They say that doing the same thing repeatedly and expecting a different result is the definition of insanity … unless you’re a fisherman.
For many of us, this fall was frustrating, having to put in some serious hours to get on a decent striper bite.
With the crazy weather we’ve had, even the people fishing from their boats had to work hard to get on the fish.
From Montauk to Jones Beach, the bass were here today, gone tomorrow. Some places barely turned on at all for striped bass.
It seemed to take a long time for the water temps to get low enough for large groups of fish to run through, so when any sizable fish were around, you better have been out there.
With a diamond jig doing the job during the day, it’s been the needle fish that have done it for me at night this last month of the season.
It seemed like the larger needle fish (blurple) on those dark nights kept the bigger bass hitting with my largest of the fall weighing 26 lbs. and reaching 40 inches long.
Fishing By the Spot
Montauk had a slow start for bass but it picked up with a fairly strong finish with fish up to 50 lbs. coming up from the surf.
Large needlefish plugs and bottle plugs get the job done this fall.
Fishing out here is its own sport and is not for someone who’s new to surfcasting-style fishing.
Attempting to go out to fish Montauk without the proper gear and an experienced fisherman guide can get a person injured or worse.
Cupsogue has had more frequent action for striped bass in the last few weeks and is your best bet for some early morning fishing.
The inlet, as well as out front, has had some larger fish coming up in the early mornings and even during the daytime on diamond jigs and swim shad.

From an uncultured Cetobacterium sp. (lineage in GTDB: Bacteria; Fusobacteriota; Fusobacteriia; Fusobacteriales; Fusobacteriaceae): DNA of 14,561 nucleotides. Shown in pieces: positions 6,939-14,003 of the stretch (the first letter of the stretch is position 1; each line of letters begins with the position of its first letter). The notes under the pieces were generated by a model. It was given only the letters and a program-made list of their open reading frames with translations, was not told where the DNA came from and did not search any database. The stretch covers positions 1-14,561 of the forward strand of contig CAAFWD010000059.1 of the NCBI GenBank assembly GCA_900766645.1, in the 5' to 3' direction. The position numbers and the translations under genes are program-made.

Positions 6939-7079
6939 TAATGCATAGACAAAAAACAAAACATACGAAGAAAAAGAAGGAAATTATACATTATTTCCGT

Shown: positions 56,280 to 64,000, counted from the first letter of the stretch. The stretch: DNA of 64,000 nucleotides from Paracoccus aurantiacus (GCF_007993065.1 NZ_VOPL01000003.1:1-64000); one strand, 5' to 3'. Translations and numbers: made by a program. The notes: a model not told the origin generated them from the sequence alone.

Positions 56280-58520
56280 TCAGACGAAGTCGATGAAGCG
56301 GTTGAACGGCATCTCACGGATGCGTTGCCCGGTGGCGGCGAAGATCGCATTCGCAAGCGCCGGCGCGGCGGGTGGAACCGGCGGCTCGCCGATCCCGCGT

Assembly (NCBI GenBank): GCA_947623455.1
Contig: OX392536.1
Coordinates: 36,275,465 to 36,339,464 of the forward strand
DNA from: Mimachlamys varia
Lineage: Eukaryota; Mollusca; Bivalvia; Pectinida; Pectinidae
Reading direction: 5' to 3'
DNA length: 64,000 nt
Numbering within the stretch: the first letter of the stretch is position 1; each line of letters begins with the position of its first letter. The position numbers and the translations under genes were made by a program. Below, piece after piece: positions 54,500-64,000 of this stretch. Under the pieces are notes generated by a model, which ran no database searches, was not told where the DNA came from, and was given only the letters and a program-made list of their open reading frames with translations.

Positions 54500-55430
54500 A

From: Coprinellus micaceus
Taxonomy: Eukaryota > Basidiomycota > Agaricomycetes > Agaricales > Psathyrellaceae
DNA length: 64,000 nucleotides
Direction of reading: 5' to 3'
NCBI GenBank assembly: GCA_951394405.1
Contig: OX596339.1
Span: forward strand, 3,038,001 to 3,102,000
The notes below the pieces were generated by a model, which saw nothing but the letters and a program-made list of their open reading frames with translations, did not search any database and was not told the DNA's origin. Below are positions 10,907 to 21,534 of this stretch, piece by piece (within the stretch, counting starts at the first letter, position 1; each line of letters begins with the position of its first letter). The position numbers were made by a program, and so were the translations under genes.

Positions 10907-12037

The outgoing tide has been the best time to be out there with a line in the water.
These mornings are getting colder and colder, so by now if you’re surfcasting, you need those neoprene waders and all of your cold weather gear.
December 15 is getting closer to ending yet another striped bass season.
Shinnecock has had plenty of good fishing this fall and it’s even been somewhat consistent, considering the crazy weather we’ve had for much of this last month.
Putting time in on the rocks paid off well for many fishermen at the inlet.
These rocks get packed with hungry anglers from all over New York looking to get into some fish, so try to give folks plenty of room to keep from getting your lines tangled.
Smith Point is where I started really getting into surfcasting. I’d been fishing Long Island’s South Shore since I was a kid before getting lured in.
I was hooked right away and will be out there until I’m physically unable to do it any longer.
At this time last year I couldn’t miss at Great Gun, but this year I haven’t heard of anything going on making that drive worth it.
I had one small striper on a small sinking needlefish that wasn’t even picture-worthy, and a few bites.
There were some larger fish coming up right out in front of the concession stand for a few days on diamond jigs and swim shad.
Robert Moses Field 5 has been seeing some short bass with some slot-sized fish mixed in during the daytime on diamond jigs mostly.
With the winds we’ve been having, an A27 diamond jig has been the easiest lure to have any kind of feel with and for casting purposes.
Needlefish are great for casting into the wind at night and with all the sand eels around, it’s a “must have” plug.
Democrat Point has had a crazy fall with some people doing very well.
There’ve been some nice slot-sized fish and even some oversized striped bass moving throughout out front, in the inlet and even in the back bay late at night.
The day bite has been the deal these last few weeks but the last of the season should see a better night bite with the new moon and following cycle.
I plan to get at least one more keeper before the end of the season and I hope you do too.
There’s nothing quite like fresh striped bass for the holidays.
However you plan to spend your holiday, I wish you all the best and hope you end your fishing season on a high note.
Just remember to be safe out there and until next spring … catch ’em up!